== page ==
Note: If set to “0”, entities will be deleted immediately. Using “0” is not recommended, since just wrongly editing the filter may end up in the entity being deleted with all the historical data.
Description Enter a description.
Enabled If checked, the rule will be processed.

The Filters tab contains discovery rule filter definitions:

ParameterDescription
Type of calculation The following options for calculating filters are available:
And - all filters must be passed;
Or - enough if one filter is passed;
And/Or - uses And with different macro names and Or with the same macro name;
Custom expression - a user-defined formula for calculating filters. The formula must include all filters in the list (represented as uppercase letters A, B, C, …) and may include spaces, tabs, brackets ( ), and (case sensitive), or (case sensitive). Limited to 255 symbols. The custom calculation is the same as in action conditions.
Filters A filter can be used to generate only real items, triggers, and graphs for certain file systems. It expects a POSIX Extended Regular Expression. For instance, if you are only interested in C:, D:, and E: file systems, you could put {#FSNAME} into “Macro” and "^C|^D|^E" regular expression into “Regular expression” text fields. Filtering is also possible by file system types using {#FSTYPE} macro (e. g. "^ext|^reiserfs").
You can enter a regular expression or reference a global regular expression in “Regular expression” field.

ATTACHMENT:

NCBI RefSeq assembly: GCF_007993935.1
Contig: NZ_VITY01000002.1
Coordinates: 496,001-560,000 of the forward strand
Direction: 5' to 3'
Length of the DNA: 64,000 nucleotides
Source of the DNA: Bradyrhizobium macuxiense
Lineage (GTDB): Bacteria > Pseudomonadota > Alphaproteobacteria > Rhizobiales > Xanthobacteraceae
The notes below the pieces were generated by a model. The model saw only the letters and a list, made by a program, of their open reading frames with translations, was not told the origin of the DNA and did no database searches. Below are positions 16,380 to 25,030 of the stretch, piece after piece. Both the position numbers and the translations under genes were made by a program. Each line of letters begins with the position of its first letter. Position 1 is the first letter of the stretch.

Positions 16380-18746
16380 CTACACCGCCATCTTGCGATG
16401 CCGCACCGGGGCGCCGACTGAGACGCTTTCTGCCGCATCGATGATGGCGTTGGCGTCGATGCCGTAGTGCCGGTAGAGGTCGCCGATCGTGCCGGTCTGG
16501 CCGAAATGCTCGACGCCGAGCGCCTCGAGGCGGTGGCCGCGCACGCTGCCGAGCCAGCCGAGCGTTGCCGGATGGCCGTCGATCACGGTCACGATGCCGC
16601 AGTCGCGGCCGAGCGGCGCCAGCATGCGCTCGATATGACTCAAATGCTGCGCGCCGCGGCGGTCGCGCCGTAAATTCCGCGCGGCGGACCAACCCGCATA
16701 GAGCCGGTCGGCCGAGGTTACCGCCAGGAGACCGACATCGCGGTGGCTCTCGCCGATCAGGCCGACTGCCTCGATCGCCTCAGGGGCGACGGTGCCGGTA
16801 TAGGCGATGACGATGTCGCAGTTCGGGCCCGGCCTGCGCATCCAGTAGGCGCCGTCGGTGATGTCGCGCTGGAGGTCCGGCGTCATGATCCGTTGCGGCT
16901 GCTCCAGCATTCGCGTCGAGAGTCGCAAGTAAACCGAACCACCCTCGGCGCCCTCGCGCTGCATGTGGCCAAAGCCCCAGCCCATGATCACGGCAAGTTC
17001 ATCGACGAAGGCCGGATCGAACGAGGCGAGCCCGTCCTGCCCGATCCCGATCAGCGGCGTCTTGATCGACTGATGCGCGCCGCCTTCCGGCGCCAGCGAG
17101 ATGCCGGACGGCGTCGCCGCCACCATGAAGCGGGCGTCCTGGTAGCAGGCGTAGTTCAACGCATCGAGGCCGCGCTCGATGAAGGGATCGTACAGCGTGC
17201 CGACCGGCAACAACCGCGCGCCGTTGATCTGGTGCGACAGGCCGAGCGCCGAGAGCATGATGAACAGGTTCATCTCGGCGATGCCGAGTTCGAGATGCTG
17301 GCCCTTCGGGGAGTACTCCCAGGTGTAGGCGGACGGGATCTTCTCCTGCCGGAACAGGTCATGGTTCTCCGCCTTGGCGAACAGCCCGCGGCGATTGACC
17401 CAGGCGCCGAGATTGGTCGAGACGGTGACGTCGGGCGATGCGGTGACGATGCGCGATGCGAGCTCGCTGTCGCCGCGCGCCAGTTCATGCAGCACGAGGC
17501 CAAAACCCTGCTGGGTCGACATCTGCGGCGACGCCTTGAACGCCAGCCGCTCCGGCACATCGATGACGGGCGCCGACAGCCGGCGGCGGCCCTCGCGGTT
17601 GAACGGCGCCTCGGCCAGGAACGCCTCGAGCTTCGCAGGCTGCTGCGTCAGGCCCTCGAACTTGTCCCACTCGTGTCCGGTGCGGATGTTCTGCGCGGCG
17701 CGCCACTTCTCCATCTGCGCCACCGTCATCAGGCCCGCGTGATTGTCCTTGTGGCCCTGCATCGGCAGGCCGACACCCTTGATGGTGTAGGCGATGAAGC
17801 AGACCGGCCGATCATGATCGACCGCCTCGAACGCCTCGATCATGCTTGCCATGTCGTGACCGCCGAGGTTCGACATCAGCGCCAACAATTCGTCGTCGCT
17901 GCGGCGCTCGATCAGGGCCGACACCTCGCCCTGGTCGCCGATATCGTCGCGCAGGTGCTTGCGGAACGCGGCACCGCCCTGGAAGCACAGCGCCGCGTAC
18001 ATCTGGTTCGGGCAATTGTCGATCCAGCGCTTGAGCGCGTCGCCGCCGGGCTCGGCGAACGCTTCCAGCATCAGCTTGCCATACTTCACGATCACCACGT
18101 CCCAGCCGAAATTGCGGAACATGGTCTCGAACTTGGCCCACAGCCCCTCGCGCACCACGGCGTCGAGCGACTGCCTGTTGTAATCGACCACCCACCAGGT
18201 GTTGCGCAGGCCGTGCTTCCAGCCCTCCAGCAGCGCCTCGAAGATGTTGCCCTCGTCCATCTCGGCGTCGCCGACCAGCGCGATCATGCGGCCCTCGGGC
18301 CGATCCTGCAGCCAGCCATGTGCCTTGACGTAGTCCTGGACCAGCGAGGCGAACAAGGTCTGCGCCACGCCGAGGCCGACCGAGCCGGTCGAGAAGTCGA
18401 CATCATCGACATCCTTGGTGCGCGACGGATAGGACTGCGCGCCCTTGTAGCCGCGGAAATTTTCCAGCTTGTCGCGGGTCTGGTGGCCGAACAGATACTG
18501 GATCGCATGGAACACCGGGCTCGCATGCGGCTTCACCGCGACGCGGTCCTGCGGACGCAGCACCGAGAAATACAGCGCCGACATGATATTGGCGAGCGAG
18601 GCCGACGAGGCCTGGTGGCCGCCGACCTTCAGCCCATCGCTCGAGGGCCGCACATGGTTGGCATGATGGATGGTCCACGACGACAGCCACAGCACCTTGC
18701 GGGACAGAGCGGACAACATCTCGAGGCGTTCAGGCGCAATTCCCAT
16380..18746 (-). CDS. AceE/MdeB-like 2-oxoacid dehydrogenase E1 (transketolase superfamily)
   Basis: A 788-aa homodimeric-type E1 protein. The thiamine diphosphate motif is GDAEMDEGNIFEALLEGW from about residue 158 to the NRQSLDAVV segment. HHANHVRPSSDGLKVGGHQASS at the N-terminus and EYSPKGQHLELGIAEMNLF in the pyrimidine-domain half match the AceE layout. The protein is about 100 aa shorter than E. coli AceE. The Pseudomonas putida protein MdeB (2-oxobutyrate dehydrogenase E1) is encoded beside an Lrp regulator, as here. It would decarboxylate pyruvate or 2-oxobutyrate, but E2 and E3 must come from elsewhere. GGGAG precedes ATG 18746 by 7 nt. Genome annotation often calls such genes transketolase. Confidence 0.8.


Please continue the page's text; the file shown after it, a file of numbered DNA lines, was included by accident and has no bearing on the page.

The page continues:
In order to test a regular expression you can use “grep -E”, for example:
for f in ext2 nfs reiserfs smbfs; do echo $f | grep -E '^ext|^reiserfs' || echo "SKIP: $f"; done

Defining several filters is supported since Zabbix 2.4.0.
Note that if some macro from the filter is missing in the response, the found entity will be ignored.

Zabbix database in MySQL must be created as case-sensitive if file system names that differ only by case are to be discovered correctly.

Discovery rule history is not preserved.

Once a rule is created, go to the items for that rule and press “Create prototype” to create an item prototype. Note how macro {#FSNAME} is used where a file system name is required. When the discovery rule is processed, this macro will be substituted with the discovered file system.

If an item prototype is created with a Disabled status, it will be added to a discovered entity, but in a disabled state.

We can create several item prototypes for each file system metric we are interested in:

Then, we create trigger prototypes in a similar way:

And graph prototypes too:

Finally, we have created a discovery rule that looks like shown below. It has five item prototypes, two trigger prototypes, and one graph prototype.